Wharfe Viaduct

Wharfe Viaduct

On 21st July 1845, a Parliamentary Act was passed authorising George Hudson’s York & North Midland Railway to construct a 18½-mile line connecting Church Fenton with Harrogate. The route was staked out two months later and opened as far as Spofforth on 10th August 1847. The remainder of the line into Harrogate involved major engineering works including the 31-arch Crimple (Valley) Viaduct and two tunnels totalling 1,240 yards. It was completed on 20th July 1848. The whole venture cost the company £607,000. The route was unfavourably graded, with one 5½-mile section rising continuously at 1:101 or steeper.

Three miles south-east of Wetherby, the line crossed the River Wharfe on a 162-yard viaduct, constructed in three distinct parts: five-arch masonry structures on either bank connected by two fabricated steel plate girder spans across the water. The latter are later replacements.

Forming the approach viaducts are limestone blocks with rock-faced voussoirs and brick arch barrels. Ashlar is used for the cutwaters and string course. The parapets have mostly been lost except on the west side of the northern structure.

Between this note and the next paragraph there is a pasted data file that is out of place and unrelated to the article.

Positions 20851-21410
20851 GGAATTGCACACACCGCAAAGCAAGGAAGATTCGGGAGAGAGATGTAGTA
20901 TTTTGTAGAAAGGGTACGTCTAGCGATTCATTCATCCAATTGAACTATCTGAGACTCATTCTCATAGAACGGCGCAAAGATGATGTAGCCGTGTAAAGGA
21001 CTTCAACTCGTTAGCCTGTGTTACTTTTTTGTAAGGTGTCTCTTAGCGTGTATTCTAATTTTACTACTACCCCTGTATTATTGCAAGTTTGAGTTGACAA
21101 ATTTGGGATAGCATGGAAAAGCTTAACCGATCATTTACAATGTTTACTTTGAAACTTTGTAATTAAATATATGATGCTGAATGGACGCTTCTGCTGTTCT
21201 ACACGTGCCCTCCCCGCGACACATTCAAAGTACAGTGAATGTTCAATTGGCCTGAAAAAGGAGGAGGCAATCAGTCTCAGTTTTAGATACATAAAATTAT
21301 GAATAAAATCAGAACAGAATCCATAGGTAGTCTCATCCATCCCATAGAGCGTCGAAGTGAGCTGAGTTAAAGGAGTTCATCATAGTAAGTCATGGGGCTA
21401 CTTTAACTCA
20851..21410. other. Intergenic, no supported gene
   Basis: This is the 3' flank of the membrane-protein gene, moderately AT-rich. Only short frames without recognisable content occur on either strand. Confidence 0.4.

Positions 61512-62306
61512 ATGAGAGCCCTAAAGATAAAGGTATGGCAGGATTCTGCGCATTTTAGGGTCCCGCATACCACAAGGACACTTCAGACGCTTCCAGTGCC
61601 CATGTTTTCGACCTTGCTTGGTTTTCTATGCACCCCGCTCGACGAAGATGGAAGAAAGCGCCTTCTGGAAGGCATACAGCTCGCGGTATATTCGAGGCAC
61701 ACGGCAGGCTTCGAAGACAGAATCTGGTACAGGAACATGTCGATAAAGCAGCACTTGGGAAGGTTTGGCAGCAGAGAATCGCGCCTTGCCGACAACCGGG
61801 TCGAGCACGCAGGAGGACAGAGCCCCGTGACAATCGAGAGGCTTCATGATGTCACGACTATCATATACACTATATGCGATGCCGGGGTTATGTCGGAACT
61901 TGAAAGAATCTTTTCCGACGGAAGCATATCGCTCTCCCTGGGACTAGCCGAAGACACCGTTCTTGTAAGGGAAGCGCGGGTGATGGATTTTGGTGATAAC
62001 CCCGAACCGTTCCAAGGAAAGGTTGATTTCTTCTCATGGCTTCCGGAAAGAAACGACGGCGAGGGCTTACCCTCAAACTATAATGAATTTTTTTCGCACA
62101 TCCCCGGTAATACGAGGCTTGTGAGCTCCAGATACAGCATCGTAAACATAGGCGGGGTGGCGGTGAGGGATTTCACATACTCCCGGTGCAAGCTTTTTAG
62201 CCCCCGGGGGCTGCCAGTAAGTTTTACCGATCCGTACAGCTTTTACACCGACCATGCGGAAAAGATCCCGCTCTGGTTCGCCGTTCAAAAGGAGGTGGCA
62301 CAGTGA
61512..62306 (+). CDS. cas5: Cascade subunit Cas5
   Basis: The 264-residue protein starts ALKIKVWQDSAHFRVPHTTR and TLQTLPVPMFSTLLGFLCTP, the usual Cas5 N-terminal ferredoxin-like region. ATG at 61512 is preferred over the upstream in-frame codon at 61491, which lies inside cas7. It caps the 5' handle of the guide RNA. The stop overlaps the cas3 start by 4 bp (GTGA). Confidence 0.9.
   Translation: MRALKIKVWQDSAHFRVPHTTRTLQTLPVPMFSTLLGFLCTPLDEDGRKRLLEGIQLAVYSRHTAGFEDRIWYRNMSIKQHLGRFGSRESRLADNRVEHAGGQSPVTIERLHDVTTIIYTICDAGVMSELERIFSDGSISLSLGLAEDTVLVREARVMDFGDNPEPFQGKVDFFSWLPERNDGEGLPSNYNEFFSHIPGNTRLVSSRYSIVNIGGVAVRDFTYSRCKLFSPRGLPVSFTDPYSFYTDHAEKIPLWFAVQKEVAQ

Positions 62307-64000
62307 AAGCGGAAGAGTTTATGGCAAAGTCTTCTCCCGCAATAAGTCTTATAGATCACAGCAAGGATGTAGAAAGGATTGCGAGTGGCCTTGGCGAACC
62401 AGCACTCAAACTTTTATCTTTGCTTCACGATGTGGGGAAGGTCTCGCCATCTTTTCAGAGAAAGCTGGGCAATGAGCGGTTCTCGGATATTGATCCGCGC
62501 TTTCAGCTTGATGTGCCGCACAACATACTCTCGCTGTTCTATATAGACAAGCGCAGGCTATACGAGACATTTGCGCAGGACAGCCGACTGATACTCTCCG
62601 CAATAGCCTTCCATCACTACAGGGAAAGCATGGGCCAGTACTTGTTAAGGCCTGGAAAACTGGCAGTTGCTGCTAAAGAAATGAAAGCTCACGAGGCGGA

On each bank are abutments with domed cutwaters. Their river-facing sides feature seats which braced the four cast-iron arches that originally formed each of the two river spans. This arrangement is repeated on the pier standing in the water. The replacement steel girders were narrower than their predecessors so walkways were built out on both sides, supported by triangular brackets to which handrails were also attached.

The section of line to the south of Wetherby – crossing the viaduct – survived until 4th April 1966. Today it is Grade II listed but its condition is generally poor, with cracks apparent in the piers, spandrels and arches. Remedial work has been carried out, as evidenced by the many pattress plates and tie bars installed.

Plans were lodged in 2005 to open a footpath across the structure as part of the redevelopment of a former paper mill for office space and housing. Around £1 million would have been invested in repair work to the viaduct. Planning consent for the scheme was granted in 2011 but this has not yet been exercised.

October 2013